By Pei-fen Hsieh
In September, the Obama administration announced an arms sale decision with Taiwan. At the same time, a resolution calling for Taiwan’s membership in the United Nations (HCR-77) were introduced in the House; the House further held a hearing titled “Why Taiwan Matters.” In November, the House Foreign Affairs Committee passed both the Taiwan Policy Act (H.R. 2918) and the Taiwan Airpower Modernization Act of 2011 (H.R. 2992). The Taiwan Relations Act of 1979 states that “the future of Taiwan will be determined by peaceful means” (Sec. 2(3)) and provides that the US makes available defense arms to Taiwan (Sec. 3(1)). It is no doubt that the US government plays a key role in the issue of Taiwan, but the framework of Chinese Civil War which we often use may not be truly applicable to understand what the people in Taiwan experienced. This article thus focuses on the history of Taiwan before WWII.
Due to its location (between Japan, China, and the Philippines in the West Pacific), Taiwan (also known as Formosa, “Beautiful Island” in Portuguese) has always been a place for which great powers competed. When European colonization in Asia started in the sixteenth century, the Dutch East Indies Company occupied Taiwan, a terra nullius where only Malay-Polynesian aboriginals lived. They imported Chinese laborers to work in plantations in the south, and successfully built Taiwan to be its commercial base. Two years later, the Spanish, who occupied Manila but felt threatened by the Dutch competition, landed on the north. Yet, the Dutch defeated the Spanish and occupied both the north and south of the island in 1642.
Cheng Occupation and Chinese Annexation
In 1662, Cheng Cheng-Kung, a loyalist of the overthrown Ming Dynasty in China, fled to Taiwan and defeated the Dutch. In 1683, the Chinese defeated the Cheng regime, and it believed the annexation of Taiwan would add nothing to the Empire, but create unnecessary expense for it. Only after the advice of a former subordinate of Cheng did the Empire reluctantly annex the island. This is the first time – and arguably the only time – when Taiwan was ruled under Chinese regime. However, the Empire’s foremost concern was to prevent Taiwan from becoming a base for Ming loyalists again; therefore, it restricted the number of Chinese who were allowed to go to Taiwan.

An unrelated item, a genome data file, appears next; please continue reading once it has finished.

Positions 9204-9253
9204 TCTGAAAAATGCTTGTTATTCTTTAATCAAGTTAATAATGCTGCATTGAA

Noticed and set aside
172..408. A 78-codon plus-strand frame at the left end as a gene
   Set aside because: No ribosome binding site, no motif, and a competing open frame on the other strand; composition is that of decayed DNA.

In the nineteenth century, when the Empire was on the decline, the European influence found its way back to the island by forcing China to open up commercial ports in Taiwan. At the same time, the Empire of Japan saw Taiwan as its first stop of its southward expansion, and it attacked the island in 1874. After France occupied Taiwan and set up a blockade during the Sino-French war over Vietnam in 1884-85, the Empire of China finally upgraded Taiwan to a province in 1885. Two hundred years after Taiwan’s annexation, the Chinese finally found the island an important part of it, but that was almost the end of its governance over Taiwan.
In 1895, following the Sino-Japanese war, China signed the Treaty of Shimonoseki according to which “China cedes to Japan in perpetuity and full sovereignty… [t]he island of Formosa … [, and] [t]he Pescadores Group” (which is now part of Taiwan) (Art. 2(b) & (c)). Opposing the cession, the people in Taiwan declared independence, but the Republic of Formosa was quickly defeated by Japan. Taiwanese inhabitants were granted a two-year period to move to China if they so wished, but very few did so. The Empire of Japan, with the ambition to take up the so-called “white-man’s burden,” successfully industrialized and modernized its first colony as a “model colony.” During WWII, the colony itself was a target of the US bombing, and Taiwanese fought with the colonizers against the allies. The Taiwanese people did not anticipate Japan’s surrender would suddenly change their society, their identity, and their future all at once. The bond between the colonizers and the colonized was fairly tight. It is difficult for non-Taiwanese to believe that the colonized Taiwanese generally missed the Japanese, especially compared to their subsequent Chinese successors, whom the Taiwanese took only two years to realize they could not tolerate.
In the wake of the war, colonies across Asia and Africa gained independence respectively, but Taiwan remained an exception. Despite the fact that the regime brought by Chiang Kai-shek de facto has control over Taiwan, Taiwan’s status has continuously been in dispute since the Japanese left. Although the US claims the status of Taiwan “remains to be determined,” never have the Taiwanese been allowed to exercise their right to self-determination, as most colonies did following the end of the war. In fact, the Taiwanese people’s voices are rarely heard and the island’s past is often incorrectly and narrowly framed by the discourse of Chinese Civil War, with which the Taiwanese people often had difficulty in connecting themselves. While both the US executive and legislative branches devote themselves to the Taiwan issue, it is important for Americans to push their understanding beyond so that they may make a more responsible decision when this country participate in determining the status of Taiwan.